INTRODUCTION Preoperative cardiopulmonary exercise testing AIDS surgical risk stratification and is an established predictor of mid-to long-term survival in patients undergoing elective open abdominal aortic aneurysm repair. Whether cardiopulmonary exercise testing also predicts 30-day mortality in this population remains to be established. MATERIALS AND METHODS Data for 109 patients (mean age 72 years) who underwent cardiopulmonary exercise testing to assess risk for surgical abdominal aortic aneurysm repair was analysed. Patients were classified according to cardiopulmonary fitness as fit (peak oxygen uptake ≥ 15ml O2.kg-1.min-1) or unfit (peak oxygen uptake less than 15ml O2.kg-1.min-1) and further stratified according to clamp position (infrarenal or suprarenal). Between-group postoperative outcomes were compared for in-hospital 30-day mortality, postoperative morbidity scale scores (day 5) and hospital length of stay. RESULTS Seventy-nine patients underwent open surgery and 30 patients were treated conservatively. No deaths were recorded at 30 days post-surgery. Unfit patients with infrarenal clamping exhibited higher postoperative morbidity scale scores (64% vs 26%) and longer length of stay (four days) than fit patients (p < 0.05). Conversely, with suprarenal clamping, postoperative morbidity scale scores were similar and length of stay longer (three days) in fit compared with unfit patients (p < 0.05). DISCUSSION AND CONCLUSION Preoperative fitness level defined by peak oxygen uptake failed to identify patients at risk of 30-day mortality when undergoing elective abdominal aortic aneurysm repair. Postoperative morbidity and length of stay in patients with suprarenal clamping was high independent of cardiopulmonary fitness. These findings suggest that cardiopulmonary exercise testing may be a useful predictor of complications following infrarenal rather than suprarenal clamping but may not be a good predictor of 30-day mortality.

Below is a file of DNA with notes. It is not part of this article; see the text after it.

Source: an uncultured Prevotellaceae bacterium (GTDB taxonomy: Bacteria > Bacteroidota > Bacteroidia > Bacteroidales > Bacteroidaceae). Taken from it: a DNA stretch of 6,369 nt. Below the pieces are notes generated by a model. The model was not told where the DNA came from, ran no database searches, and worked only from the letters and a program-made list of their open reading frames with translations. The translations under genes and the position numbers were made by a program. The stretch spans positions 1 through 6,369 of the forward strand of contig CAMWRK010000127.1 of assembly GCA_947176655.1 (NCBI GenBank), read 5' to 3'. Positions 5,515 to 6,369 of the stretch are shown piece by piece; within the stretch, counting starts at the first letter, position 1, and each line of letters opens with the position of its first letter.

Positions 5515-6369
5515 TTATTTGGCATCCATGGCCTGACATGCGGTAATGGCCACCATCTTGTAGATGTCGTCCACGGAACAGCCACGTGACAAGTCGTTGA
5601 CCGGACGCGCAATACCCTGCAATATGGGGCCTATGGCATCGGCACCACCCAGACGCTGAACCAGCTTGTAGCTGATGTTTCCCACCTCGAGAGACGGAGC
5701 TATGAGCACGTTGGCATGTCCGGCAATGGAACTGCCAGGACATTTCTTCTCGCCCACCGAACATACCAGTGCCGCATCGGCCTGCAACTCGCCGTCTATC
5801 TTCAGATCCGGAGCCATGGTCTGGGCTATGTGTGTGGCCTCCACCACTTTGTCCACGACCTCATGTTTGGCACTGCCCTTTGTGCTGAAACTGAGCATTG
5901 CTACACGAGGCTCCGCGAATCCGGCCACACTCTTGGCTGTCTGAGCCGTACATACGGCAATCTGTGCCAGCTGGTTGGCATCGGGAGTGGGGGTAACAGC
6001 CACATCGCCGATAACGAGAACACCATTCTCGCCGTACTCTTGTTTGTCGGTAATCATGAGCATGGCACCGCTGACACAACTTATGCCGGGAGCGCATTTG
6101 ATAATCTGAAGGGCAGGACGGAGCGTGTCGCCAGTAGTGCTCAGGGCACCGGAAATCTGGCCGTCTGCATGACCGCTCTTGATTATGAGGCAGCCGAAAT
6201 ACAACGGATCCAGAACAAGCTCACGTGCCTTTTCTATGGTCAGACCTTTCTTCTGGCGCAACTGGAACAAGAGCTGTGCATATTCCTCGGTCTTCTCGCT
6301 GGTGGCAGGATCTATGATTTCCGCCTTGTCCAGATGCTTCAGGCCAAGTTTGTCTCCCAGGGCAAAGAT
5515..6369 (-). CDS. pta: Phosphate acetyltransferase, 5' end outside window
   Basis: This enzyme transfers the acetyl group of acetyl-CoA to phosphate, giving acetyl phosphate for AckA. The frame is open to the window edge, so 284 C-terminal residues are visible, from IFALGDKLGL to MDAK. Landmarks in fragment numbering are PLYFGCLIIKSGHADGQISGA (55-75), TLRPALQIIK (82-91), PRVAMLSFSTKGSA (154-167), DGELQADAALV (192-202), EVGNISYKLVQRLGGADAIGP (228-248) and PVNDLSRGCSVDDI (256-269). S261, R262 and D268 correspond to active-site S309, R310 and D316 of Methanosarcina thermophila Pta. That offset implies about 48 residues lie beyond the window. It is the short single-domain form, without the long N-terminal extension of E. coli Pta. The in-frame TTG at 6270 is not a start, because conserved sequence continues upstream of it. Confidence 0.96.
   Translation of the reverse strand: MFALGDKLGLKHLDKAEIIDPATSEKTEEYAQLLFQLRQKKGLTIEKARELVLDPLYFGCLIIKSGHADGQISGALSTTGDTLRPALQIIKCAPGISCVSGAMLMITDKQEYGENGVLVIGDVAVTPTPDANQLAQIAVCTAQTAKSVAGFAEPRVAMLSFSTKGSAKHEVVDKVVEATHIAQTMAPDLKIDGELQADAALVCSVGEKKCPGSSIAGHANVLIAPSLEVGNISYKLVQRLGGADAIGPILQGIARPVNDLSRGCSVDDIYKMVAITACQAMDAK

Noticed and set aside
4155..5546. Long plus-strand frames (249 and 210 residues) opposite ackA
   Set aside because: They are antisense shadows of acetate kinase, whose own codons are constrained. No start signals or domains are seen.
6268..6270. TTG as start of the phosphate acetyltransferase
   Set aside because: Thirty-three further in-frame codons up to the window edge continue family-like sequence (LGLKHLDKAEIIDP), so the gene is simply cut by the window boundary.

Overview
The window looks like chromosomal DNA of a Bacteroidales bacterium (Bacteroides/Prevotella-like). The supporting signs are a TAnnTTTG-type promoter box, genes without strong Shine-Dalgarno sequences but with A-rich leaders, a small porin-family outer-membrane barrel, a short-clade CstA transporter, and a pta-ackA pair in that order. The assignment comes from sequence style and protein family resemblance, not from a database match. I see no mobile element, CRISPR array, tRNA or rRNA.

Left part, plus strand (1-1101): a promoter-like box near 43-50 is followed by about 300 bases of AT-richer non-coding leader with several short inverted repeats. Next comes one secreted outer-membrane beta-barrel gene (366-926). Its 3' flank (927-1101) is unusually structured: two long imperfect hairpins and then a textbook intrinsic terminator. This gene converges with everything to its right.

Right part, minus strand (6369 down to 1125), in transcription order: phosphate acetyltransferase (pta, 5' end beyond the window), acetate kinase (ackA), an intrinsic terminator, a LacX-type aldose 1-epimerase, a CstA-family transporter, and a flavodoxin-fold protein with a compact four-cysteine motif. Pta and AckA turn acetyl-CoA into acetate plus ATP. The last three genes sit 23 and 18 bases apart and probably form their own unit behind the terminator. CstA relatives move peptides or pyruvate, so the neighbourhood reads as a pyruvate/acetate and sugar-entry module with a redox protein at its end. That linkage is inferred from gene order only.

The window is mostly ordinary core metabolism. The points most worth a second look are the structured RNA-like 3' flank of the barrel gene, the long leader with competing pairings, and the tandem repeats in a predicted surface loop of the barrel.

|Number of pages
|Annals of the Royal College of Surgeons of England
|Published - 15 Jun 2020
- cardiopulmonary fitness
- abdominal aortic aneurysm repair